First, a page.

Industry day at CapilanoU

Gaining the soft skills and tackling youth unemployment

Freya Wasteneys // Contributor

On Nov. 9, students at Capilano University will be given the opportunity to partake in Industry Day, an annual event organized by the Career Development Centre. The event will be held in two rounds in the Capilano Library beginning at 8:30 a.m., and provides students with the chance to talk to industry professionals. This is a great way for students to practice their networking, gain contacts, and receive valuable insight into the often-murky world of “careers”.

Events such as this are especially necessary as many Canadian students admit that they feel unprepared to navigate the job market upon graduation. On the employer’s side, according to a recent survey by the Business Council of Canada, the main barrier for youth is not necessarily the lack of technical skills, but rather soft skills, such as communication and collaboration.

While most students do not expect their dream jobs directly out of university, many are frustrated to discover that careers in their chosen fields are even harder to find than they thought. Events like Industry Day give students from all programs an opportunity to become more comfortable talking to professionals, while also receiving advice on the preparation required to reach their career goals.

After last year’s event, the organizing team received many positive responses from participants, and all said they would either attend again or recommend the event to other students. Building on feedback from last year, Industry Day has also been restructured to allow more face time with representatives, and Nancy Ng, CapU’s Career Development Manager, says that she believes this year’s event will be even more beneficial to students.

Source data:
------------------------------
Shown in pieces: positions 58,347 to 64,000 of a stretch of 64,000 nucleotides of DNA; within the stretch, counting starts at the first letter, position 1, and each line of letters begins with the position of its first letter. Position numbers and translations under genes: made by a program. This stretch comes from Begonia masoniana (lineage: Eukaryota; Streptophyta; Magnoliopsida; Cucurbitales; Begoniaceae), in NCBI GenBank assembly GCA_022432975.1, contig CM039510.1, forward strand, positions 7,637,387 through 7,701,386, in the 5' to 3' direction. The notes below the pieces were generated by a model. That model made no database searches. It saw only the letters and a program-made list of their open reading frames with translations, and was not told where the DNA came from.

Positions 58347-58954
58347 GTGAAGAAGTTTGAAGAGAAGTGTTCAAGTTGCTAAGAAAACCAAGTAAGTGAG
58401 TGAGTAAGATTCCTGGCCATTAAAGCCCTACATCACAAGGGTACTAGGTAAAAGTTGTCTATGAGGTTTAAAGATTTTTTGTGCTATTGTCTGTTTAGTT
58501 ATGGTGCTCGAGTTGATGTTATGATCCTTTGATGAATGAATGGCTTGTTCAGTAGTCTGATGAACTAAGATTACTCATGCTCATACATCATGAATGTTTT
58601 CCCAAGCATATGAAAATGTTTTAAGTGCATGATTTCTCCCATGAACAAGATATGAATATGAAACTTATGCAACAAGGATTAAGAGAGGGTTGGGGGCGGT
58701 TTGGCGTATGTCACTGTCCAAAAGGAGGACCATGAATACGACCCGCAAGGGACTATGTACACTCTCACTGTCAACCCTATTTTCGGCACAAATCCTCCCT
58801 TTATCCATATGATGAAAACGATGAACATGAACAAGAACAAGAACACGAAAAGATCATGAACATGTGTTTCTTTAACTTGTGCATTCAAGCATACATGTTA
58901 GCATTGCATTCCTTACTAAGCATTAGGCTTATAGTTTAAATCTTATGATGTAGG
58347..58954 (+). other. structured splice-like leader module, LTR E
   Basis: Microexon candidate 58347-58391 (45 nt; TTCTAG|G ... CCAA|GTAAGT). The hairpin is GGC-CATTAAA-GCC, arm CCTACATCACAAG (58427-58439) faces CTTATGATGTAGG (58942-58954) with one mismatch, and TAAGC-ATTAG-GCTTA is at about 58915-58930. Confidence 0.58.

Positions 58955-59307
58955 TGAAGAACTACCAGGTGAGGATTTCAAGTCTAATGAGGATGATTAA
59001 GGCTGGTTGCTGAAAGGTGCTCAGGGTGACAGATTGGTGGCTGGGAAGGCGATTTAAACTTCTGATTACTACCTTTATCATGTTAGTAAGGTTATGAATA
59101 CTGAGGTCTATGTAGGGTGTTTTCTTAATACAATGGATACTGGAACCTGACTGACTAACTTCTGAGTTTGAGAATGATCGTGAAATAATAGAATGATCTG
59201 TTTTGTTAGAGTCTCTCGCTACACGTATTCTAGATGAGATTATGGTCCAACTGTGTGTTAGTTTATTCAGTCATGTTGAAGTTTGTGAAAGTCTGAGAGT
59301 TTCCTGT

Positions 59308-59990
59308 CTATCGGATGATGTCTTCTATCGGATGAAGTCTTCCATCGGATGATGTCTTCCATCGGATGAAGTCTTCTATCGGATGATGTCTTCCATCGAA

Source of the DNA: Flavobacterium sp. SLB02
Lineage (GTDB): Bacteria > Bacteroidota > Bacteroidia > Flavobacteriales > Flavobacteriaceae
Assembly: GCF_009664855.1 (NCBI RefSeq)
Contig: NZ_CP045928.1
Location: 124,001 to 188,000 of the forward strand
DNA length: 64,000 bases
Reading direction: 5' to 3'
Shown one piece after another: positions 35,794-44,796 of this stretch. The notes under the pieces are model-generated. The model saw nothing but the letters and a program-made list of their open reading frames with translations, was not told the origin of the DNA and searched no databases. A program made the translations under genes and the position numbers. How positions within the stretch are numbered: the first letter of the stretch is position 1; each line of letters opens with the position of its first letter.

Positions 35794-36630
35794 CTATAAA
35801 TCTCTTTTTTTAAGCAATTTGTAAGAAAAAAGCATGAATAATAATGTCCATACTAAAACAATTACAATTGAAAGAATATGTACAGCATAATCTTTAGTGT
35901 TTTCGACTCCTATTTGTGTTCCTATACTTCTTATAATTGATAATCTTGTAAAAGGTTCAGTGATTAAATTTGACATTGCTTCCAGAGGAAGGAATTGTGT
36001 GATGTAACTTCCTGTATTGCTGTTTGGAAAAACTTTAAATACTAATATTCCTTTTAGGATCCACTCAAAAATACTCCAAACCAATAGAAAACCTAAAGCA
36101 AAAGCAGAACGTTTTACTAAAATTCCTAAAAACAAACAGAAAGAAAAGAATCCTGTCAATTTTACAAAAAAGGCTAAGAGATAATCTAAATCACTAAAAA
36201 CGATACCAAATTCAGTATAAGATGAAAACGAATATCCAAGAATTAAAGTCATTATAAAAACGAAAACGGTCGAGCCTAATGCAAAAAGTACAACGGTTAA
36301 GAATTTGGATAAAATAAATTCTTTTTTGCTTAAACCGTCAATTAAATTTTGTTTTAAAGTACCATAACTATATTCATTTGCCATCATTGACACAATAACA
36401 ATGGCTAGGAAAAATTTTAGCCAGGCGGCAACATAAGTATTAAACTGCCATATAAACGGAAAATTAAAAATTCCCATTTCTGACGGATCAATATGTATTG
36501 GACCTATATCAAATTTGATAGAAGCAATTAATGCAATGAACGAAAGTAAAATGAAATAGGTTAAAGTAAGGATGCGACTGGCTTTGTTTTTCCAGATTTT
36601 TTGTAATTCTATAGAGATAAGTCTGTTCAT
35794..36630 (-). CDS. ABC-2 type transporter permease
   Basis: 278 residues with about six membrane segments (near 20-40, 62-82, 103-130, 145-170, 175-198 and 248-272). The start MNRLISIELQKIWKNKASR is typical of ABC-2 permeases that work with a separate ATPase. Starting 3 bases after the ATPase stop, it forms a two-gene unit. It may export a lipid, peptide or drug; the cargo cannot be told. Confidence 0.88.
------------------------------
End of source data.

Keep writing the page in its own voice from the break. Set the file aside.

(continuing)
In an effort to make the experience more engaging, Ng says they have limited industry participation to five companies with two representatives from each. “We have also limited the capacity to 100 students, with 50 students in one of two rounds,” said Ng. “Since students will be placed in small and intimate groups, they are encouraged to fully participate in the discussion and ask questions to make the most of their time.”

The organizations attending this event are from five different industries: banking, government, healthcare, tourism, and software manufacturing. Returning from last year are the Public Service Commission of Canada and Fairmont. New to the event are BlueShore Financial, Fraser Health, and SAP Software & Solutions.

While the event is not a job fair, Ng recommends that students do some preparation to ensure that they get the most out of the occasion. She suggests that students briefly research the participants, think about questions they would like to ask, and what they would like to gain. Ng also advises students to check out the list of questions on CapU’s Career Development Centre web page.

With spots filling up fast, the event is certainly proving to be popular, and Ng hopes students will make the most of the opportunity. “We want a noisy room with lots of discussions,” she said. “With every student leaving feeling inspired and motivated to take control of their careers.” Since space is limited, it is recommended that interested parties reserve a spot.

For more information on sign up and the event, visit

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